The Palmer Woods Historic District is a carefully designed subdivision containing many of the finest examples of residential design in Detroit including those of Frank Lloyd Wright, Minoru Yamasaki, and Maginnis & Walsh. Coinciding with the development of the automobile industry, the Palmer Woods Historic District was home to some of the city's most powerful auto executives. Palmer Woods' 188 acres was designed by noted landscape architect Ossian Cole Simonds and received the Michigan Horticultural Society's Award of Merit in 1938 for being the finest platted subdivision in Michigan. In 1893, Thomas Palmer, Jr., who served as Ambassador to Spain, U.S. Senator, and President of the Chicago World's Fair of 1893, donated 100 acres of farmland to the city as a public park. In 1915, two years after Palmer's death, a portion of his estate which was adjacent to the park, was sold to developer Charles W. Burton. Burton took advantage of the rural feel of the area when selling potential buyers on the subdivision. In a 1915 advertisement, he states, "Situated next to the Palmer Park and the Golf Grounds, fronting on Woodward Avenue, but screened from its dust and noise, Palmer Woods is safeguarded from the encroachments of commercialism." Over the years, other developers joined Burton in constructing homes in Palmer Woods including two-term Detroit mayor Frank Couzens, who, along with his partner John Frazor, built 14 homes in the historic district starting in the 1920s. Palmer Woods remains a showcase for the talents of regional and international architects and landscape architects of the first half of the 20th century.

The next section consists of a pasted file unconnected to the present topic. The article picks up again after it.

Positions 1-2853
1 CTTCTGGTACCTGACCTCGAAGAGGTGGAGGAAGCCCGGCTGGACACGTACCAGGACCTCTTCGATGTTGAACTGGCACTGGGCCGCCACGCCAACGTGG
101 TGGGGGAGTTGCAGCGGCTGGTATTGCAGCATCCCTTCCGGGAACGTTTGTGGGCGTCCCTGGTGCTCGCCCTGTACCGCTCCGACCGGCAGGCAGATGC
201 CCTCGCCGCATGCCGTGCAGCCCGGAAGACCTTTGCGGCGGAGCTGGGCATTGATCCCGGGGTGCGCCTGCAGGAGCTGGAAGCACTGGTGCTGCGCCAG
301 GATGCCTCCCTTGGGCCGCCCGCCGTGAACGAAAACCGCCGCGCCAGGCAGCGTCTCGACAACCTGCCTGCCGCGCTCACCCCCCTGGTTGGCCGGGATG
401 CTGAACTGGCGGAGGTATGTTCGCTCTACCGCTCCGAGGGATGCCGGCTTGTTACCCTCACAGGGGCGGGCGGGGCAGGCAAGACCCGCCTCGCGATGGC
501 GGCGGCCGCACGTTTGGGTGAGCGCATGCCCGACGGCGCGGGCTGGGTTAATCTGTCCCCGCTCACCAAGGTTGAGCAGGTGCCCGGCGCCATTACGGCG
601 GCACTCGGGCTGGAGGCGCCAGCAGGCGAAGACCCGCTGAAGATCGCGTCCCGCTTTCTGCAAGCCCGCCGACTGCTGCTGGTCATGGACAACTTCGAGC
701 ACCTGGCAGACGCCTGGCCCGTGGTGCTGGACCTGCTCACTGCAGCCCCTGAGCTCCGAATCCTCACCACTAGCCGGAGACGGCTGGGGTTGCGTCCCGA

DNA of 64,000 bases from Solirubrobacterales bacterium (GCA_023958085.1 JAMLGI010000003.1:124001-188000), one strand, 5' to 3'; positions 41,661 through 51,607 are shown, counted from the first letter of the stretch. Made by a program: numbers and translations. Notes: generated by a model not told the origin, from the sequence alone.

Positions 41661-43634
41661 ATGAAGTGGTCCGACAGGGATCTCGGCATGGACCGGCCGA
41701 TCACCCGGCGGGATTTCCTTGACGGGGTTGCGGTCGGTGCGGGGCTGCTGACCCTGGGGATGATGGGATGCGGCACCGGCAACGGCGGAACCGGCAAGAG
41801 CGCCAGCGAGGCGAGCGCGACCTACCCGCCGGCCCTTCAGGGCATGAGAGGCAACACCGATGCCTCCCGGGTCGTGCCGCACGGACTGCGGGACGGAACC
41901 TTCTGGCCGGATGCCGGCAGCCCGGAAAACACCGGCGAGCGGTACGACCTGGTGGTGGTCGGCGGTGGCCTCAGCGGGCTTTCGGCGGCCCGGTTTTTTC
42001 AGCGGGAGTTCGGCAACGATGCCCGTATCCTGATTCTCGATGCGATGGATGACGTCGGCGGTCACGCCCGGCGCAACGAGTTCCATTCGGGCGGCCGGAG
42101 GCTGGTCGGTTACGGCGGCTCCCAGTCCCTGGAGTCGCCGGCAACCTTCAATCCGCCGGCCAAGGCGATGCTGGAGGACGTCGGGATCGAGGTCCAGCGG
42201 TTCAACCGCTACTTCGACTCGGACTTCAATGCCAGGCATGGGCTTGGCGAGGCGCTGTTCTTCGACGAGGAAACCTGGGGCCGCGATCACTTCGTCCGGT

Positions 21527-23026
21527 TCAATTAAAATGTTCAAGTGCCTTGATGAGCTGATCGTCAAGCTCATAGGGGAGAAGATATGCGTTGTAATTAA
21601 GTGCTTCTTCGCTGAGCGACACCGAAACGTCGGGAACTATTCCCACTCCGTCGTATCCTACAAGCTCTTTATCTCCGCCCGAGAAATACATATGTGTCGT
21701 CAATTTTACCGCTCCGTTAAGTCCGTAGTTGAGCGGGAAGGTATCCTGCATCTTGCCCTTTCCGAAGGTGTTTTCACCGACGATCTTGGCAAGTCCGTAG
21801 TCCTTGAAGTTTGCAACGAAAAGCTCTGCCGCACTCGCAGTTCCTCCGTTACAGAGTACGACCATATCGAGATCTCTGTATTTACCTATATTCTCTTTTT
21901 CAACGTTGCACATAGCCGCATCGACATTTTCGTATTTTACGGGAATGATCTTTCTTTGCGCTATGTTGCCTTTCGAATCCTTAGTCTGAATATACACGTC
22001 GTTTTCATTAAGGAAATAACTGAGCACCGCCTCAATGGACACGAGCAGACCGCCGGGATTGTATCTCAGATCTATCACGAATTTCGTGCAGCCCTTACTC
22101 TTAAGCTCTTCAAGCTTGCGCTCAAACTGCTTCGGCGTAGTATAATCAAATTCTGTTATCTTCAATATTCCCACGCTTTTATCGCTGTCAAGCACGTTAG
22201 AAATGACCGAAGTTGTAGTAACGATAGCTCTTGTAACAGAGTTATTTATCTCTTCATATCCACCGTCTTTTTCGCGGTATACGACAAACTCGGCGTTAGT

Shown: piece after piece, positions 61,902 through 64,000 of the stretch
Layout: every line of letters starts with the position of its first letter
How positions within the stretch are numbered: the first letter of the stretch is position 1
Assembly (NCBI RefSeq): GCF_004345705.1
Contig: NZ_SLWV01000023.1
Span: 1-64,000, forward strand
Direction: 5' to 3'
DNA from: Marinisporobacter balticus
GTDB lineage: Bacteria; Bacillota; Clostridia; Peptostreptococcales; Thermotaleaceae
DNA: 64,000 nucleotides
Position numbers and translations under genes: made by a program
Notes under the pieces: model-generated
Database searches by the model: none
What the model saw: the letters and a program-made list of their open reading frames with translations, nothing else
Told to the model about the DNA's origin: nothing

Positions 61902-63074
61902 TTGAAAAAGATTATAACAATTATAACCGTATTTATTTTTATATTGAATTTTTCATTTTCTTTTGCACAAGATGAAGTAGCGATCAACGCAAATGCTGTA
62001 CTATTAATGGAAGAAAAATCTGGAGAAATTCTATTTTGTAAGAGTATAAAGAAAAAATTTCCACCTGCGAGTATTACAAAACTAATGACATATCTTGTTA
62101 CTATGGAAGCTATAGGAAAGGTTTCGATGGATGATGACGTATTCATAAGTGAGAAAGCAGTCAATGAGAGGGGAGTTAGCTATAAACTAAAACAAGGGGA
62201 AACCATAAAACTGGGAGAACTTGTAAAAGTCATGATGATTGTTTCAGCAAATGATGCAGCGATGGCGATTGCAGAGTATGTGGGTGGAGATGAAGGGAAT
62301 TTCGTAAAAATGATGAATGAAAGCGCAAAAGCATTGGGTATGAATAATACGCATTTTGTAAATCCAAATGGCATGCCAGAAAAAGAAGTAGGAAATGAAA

The Palmer Woods Historic District is located directly west of Woodward Avenue and directly north of Palmer Park. The district is bounded by Woodward Avenue, Seven Mile Road, the southern edge of Evergreen Cemetery, Strathcoma Drive, and Argyle Crescent. The buildings of the Palmer Woods Historic District are private residences and not open to the public.
Frank Gorman House
Photograph courtesy of the Michigan State Historic Preservation Office
A path between Palmer Woods and Palmer Park, circa 1895
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